I’m okay with Macklemore. Okay, that’s not true, I really couldn’t give two craps about Macklemore. When people repeat over and over that he’s the nicest guy you’ll ever meet (by the way, they refer to him as “Ben” when they say this), and how progressive he is as the straight male face of gay rights, I shrug my shoulders and go, “All right, cool.” I sing the hooks to two of his singles when they’re on the radio. And I believe that if he and Kendrick Lamar are friends, then the text he sent after the Grammy’s is honest, and he’s feeling in a weird and awkward place right now.
But I’m altogether very ho-hum about him, personally, and so it’s a treat for me that I’m not going to be spending a lot of time on him and whether he’s worth attacking. I’m going to be spending a lot of time on you, the fandom and the industry. The Heist, while a celebrated album, had no business winning a Grammy over good kid, m.A.A.d city. I know it. K Dot knows it. Mack knows it. And if you don’t know it, then it’s time you start thinking about it, and what this win means.
A lot of white people who like Macklemore don’t listen to a lot of rap. I’ve had multiple people tell me that Macklemore was the one guy in hip-hop they could relate to, or didn’t feel alienated by. Macklemore is the exception, Macklemore is different…except that Macklemore LOVES rap. He seems to have a lot of respect to people in the industry, and his influences are all Black artists who helped shape him into what he is now. This year, rap was the only Grammy album genre in which every album went Platinum. It is a major musical genre. It’s incredibly accessible and relatable. If you like Macklemore, there’s a pretty big chance you will like other hip-hop artists, if you actually bother with them.
The stuff that he raps about is really not that different from the stuff Black artists rap about. It’s just packaged differently from other rap. And when I say “different,” I actually mean “white as the freshly driven snow.” He’s a soundboard for those who inspired him. So the fact that a big part of Macklemore’s fandom sees him as the exception to a bunch of Black music they’re otherwise disinterested in, and the fact that they will never go on discovering hip-hop beyond certain widely-celebrated white artists, is messed up.
White guys in suits are the ones who decide the awards, and it’s the white guys in suits who say that rap music is OK and good when a white person does it, but doesn’t deserve to be acknowledged when a Black person does it. Hip-hop is generalized as misogynistic, homophobic, filled with drugs, and big booties, and gangbangers. Conservative parents who sweat when their suburban children start Instagramming gang signs have objections to it. Liberal, morally “upstanding” people have objections to it. The truth is, there’s a lot of diversity within the genre, but no one ever sees it because of the view that hip-hop is so homogenous. That’s why, when someone like Macklemore, comes along and doesn’t fit the racial profile of hip-hop, hip-hop suddenly becomes fresh, and new, and friendly, and inoffensive. A terrific article in The Guardian explains the Macklemore vs. hip-hop dichotomy:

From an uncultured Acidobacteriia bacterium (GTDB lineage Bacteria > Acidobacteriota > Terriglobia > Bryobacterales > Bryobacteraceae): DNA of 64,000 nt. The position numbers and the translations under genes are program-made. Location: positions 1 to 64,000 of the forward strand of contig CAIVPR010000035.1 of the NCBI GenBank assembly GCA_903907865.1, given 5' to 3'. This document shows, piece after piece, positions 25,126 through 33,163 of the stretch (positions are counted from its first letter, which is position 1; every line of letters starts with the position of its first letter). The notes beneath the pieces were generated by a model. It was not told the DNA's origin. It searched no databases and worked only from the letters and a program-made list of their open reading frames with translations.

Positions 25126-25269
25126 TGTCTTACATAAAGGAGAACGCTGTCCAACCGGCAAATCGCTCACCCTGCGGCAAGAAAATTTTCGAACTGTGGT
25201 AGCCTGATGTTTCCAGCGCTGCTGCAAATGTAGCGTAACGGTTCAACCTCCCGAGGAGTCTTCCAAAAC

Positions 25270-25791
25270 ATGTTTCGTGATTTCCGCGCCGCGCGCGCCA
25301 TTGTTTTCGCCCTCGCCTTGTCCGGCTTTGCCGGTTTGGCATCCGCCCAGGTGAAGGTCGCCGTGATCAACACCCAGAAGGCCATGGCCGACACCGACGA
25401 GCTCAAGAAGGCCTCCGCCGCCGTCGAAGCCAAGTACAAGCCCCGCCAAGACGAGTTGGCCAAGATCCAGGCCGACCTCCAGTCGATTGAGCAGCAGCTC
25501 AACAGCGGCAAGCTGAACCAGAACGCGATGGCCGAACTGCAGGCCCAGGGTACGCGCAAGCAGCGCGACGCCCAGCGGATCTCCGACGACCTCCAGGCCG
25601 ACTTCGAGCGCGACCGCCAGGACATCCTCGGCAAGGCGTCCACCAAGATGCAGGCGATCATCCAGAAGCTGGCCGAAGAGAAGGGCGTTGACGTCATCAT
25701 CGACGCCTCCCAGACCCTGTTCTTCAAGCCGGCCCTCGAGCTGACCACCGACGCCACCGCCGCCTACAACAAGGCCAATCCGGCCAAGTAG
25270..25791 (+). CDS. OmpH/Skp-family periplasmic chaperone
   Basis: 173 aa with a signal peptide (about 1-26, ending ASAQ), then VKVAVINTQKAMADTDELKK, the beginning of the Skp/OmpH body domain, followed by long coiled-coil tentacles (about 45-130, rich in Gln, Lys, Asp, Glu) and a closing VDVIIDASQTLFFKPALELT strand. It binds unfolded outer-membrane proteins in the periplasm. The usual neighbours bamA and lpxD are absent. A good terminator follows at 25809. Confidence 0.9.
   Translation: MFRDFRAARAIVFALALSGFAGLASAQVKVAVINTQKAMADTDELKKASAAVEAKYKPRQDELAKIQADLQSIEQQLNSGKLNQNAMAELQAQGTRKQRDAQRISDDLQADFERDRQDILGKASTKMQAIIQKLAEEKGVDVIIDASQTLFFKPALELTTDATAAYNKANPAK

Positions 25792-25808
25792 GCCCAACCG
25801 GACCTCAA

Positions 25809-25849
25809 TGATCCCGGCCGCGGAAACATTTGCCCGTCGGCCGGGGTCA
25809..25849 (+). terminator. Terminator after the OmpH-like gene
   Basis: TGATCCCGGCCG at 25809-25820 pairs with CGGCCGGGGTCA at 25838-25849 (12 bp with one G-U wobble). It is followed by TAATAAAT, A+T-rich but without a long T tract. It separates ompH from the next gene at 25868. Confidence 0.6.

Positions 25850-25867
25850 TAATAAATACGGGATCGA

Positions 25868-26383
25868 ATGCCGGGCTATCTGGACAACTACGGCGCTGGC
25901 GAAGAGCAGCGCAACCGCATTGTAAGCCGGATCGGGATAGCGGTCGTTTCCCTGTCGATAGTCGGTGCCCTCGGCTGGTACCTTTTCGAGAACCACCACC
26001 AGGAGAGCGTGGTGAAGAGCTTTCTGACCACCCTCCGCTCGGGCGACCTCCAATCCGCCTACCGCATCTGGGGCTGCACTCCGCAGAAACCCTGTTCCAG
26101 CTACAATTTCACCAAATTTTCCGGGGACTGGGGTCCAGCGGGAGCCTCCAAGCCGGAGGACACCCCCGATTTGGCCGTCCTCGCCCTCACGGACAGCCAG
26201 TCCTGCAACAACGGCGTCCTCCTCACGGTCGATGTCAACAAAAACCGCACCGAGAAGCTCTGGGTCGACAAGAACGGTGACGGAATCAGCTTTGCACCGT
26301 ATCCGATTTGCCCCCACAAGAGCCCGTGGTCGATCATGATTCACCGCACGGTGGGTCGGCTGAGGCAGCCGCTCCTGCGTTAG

“This is a broad-brush reaction to Macklemore and his success. One that threatens to erase the progressive music that has always inundated rap music. Macklemore is the first non-homophobic, non-violent rapper in the same way that Elvis was a ground-breaking initiator of the Blues.”
It’s worth remembering that these same objections to hip-hop were also once pitted against blues, rock and roll, and jazz—all seen as dangerous influences, until white people started doing it too. Black people basically “got robbed” of rock and roll. White musicians got more mainstream credibility by performing music born out of Black struggle and amassing wild success from it. Hip-hop is just one thing in a long line of minority cultural and artistic contributions soon to be appropriated by the more privileged among us. And while Macklemore’s just some white dude who loves hip-hop (and nobody can fault that), it is a classic case of the colonizer and colonized relationship—the people on top know how to stay on top, and those without power remain without power.
The Grammy results of this past Sunday were not any artist’s fault, but the win is indicative of the fact that artistic endeavors that minorities create out of not being able to be a part of white society often become rejected, feared, and seen as unsophisticated…until they are adopted by white people. Blues, rock and roll, jazz, and hip-hop are all reactions to white society. Once white people begin appropriating these genres, groups of even more important white people rush to congratulate the white artists and shower them with money and awards. These genres are no longer reactions to mainstream society, they become a part of it. And at whose expense? In the case of hip-hop, Black artists go unrecognized.
“’Unrecognized!’” you say. “What about Kanye? What about Drake? In hip-hop, white people are the minority!” Yeah, white people are the minority, and they still come out on top. Macklemore isn’t the problem. The problem is how we uphold people like Macklemore. If he opens up the world of hip-hop for you, you who normally do not relate to hip-hop, it’s your responsibility to listen to artists that inspire him, artists who vary on the political spectrum but whose voices get ignored, artists who have had to go through way harder shit, where the only way out is through sports or show business. Best case scenario, we begin to see what recognition for minority music looks like without important people making googly eyes at white artists and only white artists. Second best case scenario, Macklemore is consumed by white guilt as he waits for Kendrick’s reply.